NORCROSS -- Inside the Medlock Commons Self Storage facility on Saturday morning, the squeaking and tearing of packaging tape, rustle of boxes and murmur of volunteers moved about in record fashion.
In the three months since the organization Lift Up Atlanta was formed to help homeless people, the gathering on the first Saturday of the month saw its largest turnout. Thanks to a partnership with the Atlanta Dream and volunteers from the University of Louisville, who traveled to the area for the Final Four at the Georgia Dome, the turnout was quadruple the number organizers see in a typical month.
The group sorted and packaged clothes, meals, bottled water and hygiene products that will be distributed by Lift Up Atlanta to homeless families in Atlanta. Medlock Commons Self Storage donated storage space to the organization, Lift Up Atlanta executive director Rosalind Garner said. Another group, Hands On Atlanta, which provides volunteers, also participated in the event.
"It's amazing that so many people would come out to help," volunteer Kathe Hinds said. "I just think it's a worthy opportunity to, just give a hand. There's a lot of food, there's a lot of clothes that people give, and we just need to get people organized to help distribute."
Garner said the organization typically gives "blessing bags" to about 200 homeless people a month, but because about 200 volunteers attended the event, instead of the typical 50 or 60, more people would be reached.
"It's going to be a blessing to a lot more people," Garner said.
The idea to bring basketball fans to help came from people at the University of Louisville, which is the alma mater of Dream player Angel McCoughtry. And fans from the other Final Four schools also attended the event.
Garner said Panera Bread donates leftover breads and pastries that are distributed to the homeless at local shelters and extended stay facilities. Garner said they previously partnered with Meals on Wheels but, because of the volume of work, became an independent organization in February, "because I knew this was a needed service."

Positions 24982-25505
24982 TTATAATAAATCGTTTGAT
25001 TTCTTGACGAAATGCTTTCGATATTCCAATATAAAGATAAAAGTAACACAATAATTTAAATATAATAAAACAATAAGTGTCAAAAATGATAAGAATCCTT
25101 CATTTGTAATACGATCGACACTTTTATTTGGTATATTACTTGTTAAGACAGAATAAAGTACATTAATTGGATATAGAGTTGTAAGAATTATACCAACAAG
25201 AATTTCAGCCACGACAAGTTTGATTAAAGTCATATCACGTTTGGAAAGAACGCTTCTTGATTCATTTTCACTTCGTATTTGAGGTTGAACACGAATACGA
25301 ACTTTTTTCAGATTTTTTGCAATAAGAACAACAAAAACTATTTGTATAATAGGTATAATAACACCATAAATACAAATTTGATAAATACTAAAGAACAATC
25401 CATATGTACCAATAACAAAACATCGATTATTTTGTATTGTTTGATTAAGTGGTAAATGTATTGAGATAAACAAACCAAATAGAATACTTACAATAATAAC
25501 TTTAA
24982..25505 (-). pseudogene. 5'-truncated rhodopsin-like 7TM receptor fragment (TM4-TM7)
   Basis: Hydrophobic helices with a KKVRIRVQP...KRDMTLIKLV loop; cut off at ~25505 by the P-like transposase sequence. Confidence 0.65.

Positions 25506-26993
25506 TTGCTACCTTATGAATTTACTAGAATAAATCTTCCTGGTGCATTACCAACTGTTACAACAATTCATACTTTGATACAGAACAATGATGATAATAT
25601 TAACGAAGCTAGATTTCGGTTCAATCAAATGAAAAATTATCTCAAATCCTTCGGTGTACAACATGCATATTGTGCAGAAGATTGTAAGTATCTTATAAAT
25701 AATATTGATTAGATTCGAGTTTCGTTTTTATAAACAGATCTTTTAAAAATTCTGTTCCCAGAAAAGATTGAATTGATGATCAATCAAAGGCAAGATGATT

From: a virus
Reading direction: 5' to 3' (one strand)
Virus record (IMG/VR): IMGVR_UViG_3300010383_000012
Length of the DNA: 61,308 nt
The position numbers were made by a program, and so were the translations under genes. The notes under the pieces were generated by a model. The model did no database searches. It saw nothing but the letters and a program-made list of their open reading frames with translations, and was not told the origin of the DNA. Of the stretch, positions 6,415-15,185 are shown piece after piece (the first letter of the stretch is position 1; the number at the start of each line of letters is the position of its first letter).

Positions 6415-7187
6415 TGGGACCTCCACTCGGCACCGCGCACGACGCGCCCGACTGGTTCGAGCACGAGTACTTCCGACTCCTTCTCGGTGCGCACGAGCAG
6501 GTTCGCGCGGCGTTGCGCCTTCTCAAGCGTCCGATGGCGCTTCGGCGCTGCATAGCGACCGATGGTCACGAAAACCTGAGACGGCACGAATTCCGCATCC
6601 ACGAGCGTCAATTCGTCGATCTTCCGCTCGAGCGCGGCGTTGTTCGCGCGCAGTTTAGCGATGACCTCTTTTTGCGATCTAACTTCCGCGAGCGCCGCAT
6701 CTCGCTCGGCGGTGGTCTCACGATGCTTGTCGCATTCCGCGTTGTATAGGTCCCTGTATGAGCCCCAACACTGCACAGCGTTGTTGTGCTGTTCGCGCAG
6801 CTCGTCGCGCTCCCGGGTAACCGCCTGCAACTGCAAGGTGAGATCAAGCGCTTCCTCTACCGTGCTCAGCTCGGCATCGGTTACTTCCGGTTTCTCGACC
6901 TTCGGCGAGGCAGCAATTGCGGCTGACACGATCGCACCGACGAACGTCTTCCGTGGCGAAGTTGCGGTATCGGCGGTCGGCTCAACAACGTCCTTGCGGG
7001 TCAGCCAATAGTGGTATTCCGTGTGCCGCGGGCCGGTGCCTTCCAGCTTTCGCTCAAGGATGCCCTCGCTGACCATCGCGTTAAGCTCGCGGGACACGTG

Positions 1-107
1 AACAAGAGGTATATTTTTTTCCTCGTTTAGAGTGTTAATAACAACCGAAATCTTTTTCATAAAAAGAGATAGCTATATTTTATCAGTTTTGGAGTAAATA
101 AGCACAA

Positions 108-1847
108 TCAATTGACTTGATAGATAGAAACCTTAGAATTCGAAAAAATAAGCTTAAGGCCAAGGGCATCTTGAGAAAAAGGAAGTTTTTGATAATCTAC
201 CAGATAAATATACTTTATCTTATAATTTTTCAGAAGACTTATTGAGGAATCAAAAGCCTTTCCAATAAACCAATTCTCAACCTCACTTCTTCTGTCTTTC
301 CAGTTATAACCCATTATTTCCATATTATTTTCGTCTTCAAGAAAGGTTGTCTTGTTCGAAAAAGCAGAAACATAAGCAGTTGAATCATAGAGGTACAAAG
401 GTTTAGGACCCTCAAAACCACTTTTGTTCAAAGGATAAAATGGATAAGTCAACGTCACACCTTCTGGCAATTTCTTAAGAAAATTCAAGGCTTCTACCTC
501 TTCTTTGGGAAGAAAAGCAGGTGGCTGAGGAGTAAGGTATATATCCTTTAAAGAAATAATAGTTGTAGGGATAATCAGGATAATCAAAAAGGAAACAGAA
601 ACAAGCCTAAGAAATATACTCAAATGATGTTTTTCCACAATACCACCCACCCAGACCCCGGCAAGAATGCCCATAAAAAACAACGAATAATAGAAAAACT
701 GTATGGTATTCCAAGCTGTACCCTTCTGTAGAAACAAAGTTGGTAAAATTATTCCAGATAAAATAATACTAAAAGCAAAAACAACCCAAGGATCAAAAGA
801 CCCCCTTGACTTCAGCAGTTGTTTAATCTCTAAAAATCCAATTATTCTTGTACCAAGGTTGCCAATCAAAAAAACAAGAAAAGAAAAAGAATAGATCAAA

Hinds said her daughter introduced her to the monthly event after she originally worked with another volunteer organization that picked up food from Panera Bread, after it would otherwise be thrown away.
"If you need this and can take this, take it," Hinds said. "If you need four loaves, take it. It's not, 'OK, I only get one bottle of water, and one of this, and one of this.' If we can distribute however much you need, and have it, you can have it."
Word of mouth and the Internet have helped the young organization grow and become more organized, Hinds said. Based on needs, volunteers discuss who may bring 10 pounds of hamburger, or five loaves of bread, for example, and distribute accordingly, she said.
Hinds said her daughter, who is in school and not working, does it to give back and when needs are communicated, "you'd be surprised where it comes from."
"Now people are telling their friends, 'Saturday morning, come out and help, it's not for long,'" Hinds said. "You go downtown and deliver the food, and you're done. And you feel so good inside. What else am I going to do on a Saturday morning, house-clean? I can do that later."
For working parents who don't receive food stamps, a bag of bagels or a loaf of bread goes a long way, Hinds said, because kids are "hungry all the time. You could have just fed them, and they'll tell you they're hungry."
And Hinds said if someone donates peanut butter and jelly, and it's put with bread from Panera, "somebody's got lunch."